What is a Good R-Squared Value? [Based on Real-World Data]

I analyzed the content of 43,110 randomly chosen research papers from PubMed to learn more about R-squared.

Specifically, I wanted to answer the following questions:

  1. What is a good value for R-squared?
  2. What is a low value for R-squared?
  3. Is a higher R-squared always better?
  4. Is a low R-squared necessarily bad?

Let’s start with a brief summary of the results before we dive into the detailed analysis of the data.

Here’s a summary of the key findings

1. Only 33.4% of the studies that used linear regression reported the R-squared value.

2. The average value of R-squared in medical research is 0.499, which means that the average linear regression model explains 49.9% of the outcome variance.

3. There is no natural threshold against which we can judge if an R-squared value is too high or too low.

4. R-squared values near both extremes are quite common in medical research. In fact, 10% of regression models have an R-squared below 0.035, and 10% have an R-squared above 0.979.

5. A higher R-squared value is not necessarily better, since there is very weak correlation between the value of R-squared and the quality of the journal in which the result was published.

6. A low R-squared value is not an indicator of low-quality research, since getting a low R-squared value is not a statistically significant predictor of low journal impact factor.

33.4% of studies that used linear regression reported the R-squared value

Out of 43,110 analyzed research papers, 4460 reported the use of a linear regression model. Out of these, only 1490 (or 33.4%) reported the R-squared value.

This may be because R-squared is especially useful if we want to know how accurately the model predicts the outcome. However, in medical research, we would be mostly concerned with explaining the relationship between the predictors and the outcome more often than predicting that outcome. Therefore, knowing the value of R-squared is rarely interesting in medical research.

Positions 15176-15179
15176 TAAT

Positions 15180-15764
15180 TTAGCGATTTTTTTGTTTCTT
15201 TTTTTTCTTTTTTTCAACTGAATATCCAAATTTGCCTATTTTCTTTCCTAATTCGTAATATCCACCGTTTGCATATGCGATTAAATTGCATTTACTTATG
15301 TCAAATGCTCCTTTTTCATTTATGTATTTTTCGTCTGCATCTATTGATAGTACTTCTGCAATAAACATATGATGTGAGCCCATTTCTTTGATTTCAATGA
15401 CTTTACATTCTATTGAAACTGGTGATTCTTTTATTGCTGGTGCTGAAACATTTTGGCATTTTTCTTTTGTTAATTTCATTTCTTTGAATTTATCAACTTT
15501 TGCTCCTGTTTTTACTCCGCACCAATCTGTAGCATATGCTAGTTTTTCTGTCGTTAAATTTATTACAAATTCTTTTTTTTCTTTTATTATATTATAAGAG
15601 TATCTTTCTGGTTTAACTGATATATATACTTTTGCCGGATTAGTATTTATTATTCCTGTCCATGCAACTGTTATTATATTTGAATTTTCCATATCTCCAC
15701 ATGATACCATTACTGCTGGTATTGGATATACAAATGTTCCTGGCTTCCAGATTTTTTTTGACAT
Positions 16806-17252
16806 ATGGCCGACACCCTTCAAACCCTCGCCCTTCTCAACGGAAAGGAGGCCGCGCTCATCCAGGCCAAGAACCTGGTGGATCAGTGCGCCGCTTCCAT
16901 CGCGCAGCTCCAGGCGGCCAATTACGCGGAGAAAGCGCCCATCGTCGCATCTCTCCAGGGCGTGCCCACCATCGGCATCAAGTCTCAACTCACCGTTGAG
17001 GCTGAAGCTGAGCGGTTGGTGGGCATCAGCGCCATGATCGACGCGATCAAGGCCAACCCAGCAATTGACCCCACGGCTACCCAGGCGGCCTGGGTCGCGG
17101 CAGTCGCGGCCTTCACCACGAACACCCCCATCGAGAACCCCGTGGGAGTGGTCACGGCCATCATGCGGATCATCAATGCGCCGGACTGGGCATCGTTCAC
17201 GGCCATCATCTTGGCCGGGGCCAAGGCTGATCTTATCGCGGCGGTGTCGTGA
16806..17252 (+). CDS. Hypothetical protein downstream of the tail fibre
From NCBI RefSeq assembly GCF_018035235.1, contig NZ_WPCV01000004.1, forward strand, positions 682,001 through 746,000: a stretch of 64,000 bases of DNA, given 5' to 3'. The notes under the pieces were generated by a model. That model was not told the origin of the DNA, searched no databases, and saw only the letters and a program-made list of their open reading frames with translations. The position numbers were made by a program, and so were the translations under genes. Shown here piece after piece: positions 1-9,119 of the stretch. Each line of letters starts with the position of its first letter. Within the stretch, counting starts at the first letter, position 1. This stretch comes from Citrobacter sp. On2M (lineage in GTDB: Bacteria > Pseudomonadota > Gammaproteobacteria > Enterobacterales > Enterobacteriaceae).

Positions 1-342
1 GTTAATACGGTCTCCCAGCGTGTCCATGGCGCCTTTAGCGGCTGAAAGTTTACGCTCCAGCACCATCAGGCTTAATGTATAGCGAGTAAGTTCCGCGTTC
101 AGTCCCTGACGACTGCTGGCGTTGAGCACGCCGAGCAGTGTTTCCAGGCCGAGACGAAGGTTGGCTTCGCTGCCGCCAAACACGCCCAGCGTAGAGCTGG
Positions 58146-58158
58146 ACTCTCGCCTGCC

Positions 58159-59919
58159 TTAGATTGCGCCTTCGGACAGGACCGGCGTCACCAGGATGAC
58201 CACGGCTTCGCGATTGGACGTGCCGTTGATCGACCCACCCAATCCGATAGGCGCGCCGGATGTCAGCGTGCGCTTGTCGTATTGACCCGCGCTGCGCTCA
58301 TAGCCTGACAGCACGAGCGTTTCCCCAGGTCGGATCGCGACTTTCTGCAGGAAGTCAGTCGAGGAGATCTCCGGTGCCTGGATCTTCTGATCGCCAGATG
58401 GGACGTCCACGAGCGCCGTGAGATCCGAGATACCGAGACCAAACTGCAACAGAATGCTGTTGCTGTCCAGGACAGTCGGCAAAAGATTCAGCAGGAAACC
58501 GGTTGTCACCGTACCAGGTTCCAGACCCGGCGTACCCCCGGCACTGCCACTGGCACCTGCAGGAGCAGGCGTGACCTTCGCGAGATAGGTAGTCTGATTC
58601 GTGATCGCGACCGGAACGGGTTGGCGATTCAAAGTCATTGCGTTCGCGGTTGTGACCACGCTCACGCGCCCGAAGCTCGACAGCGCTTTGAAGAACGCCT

Range of R-squared values in research articles

In our sample, there were 3836 different R-squared values reported in 1490 research articles.

Let’s take a look at their distribution:

Two very important things to notice in this histogram:

  1. The R-squared values are distributed somewhat uniformly between the values 0.1 and 0.9.
  2. The distribution is bimodal: it has one peak near 0 and another peak near 1.

In retrospect, this is not what I expected to see! (I really thought the distribution would peak between the values 0 and 0.2 with a long right tail).

Here’s a quote from a statistics textbook that illustrates this point:

In typical applications in biology, psychology, marketing, and other domains, we would expect only a very small proportion of the variance in the response to be explained by the predictor, and an R2 value well below 0.1 might be more realistic!

An Introduction to Statistical Learning by Gareth James et al.

The following is a table that summarizes the distribution of observed R-squared values:

Minimum25th PercentileMedianMean75th PercentileMaximum

Looking at these numbers we can conclude that:

  1. There is no natural threshold against which we can judge if an R-squared value is too high or too low.
  2. R-squared values near both extremes are common in medical research. In fact, 10% of R-squared values were below 0.035, and 10% were above 0.979.

R-squared does not reflect the importance of the results

Now we will turn to the following question:

Is there any difference in quality and importance of the research papers that reported a high versus low value of R-squared?

In order to answer this question, we will first need to define how we are going to measure the importance of a research article or the importance of a result.

The Journal Impact Factor (JIF) is a good and simple proxy for article importance that is good enough for our purposes — the higher the JIF, the more important the article.

So our objective is then reduced to analyzing the relationship between the R-squared value reported in a research article and the impact factor of the journal (JIF) where that article was published.

Here are the results of this analysis:

  1. A very weak positive correlation exists between the value of R-squared and the journal impact factor (r = 0.09). This means that a high value of R-squared is not correlated with a more important finding.
  2. If we define “low R-squared value” as lower than 0.035 for example, we find that there is no statistically significant relationship between a low R-squared and a low journal impact factor. This means that a low R-squared does not reflect a low-quality finding.


  • Comeau DC, Wei CH, Islamaj Doğan R, and Lu Z. PMC text mining subset in BioC: about 3 million full text articles and growing, Bioinformatics, btz070, 2019.

Further reading